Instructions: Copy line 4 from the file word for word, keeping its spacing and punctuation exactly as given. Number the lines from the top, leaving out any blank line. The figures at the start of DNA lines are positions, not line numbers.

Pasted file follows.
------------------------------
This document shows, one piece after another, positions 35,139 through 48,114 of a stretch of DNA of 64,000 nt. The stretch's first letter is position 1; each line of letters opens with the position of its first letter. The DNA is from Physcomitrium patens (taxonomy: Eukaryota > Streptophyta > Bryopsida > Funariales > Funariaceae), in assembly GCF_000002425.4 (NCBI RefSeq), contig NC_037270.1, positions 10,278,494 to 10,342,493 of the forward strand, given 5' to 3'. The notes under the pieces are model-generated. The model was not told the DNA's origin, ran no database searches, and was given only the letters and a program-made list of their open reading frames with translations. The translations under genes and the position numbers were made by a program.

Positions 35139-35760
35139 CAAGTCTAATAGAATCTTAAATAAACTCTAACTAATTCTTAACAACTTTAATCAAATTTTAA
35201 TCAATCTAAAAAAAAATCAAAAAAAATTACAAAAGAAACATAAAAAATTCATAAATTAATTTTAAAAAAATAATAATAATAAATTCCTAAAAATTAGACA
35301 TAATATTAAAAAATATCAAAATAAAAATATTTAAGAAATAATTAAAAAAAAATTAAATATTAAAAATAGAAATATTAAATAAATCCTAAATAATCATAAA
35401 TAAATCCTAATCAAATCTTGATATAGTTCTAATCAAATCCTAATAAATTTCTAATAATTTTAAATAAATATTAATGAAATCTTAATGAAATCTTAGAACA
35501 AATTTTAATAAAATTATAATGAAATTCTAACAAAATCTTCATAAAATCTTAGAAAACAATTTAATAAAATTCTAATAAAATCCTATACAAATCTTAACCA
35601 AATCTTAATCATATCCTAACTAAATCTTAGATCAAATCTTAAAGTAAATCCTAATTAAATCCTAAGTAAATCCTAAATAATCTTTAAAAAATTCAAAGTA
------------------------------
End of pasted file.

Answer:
35201 TCAATCTAAAAAAAAATCAAAAAAAATTACAAAAGAAACATAAAAAATTCATAAATTAATTTTAAAAAAATAATAATAATAAATTCCTAAAAATTAGACA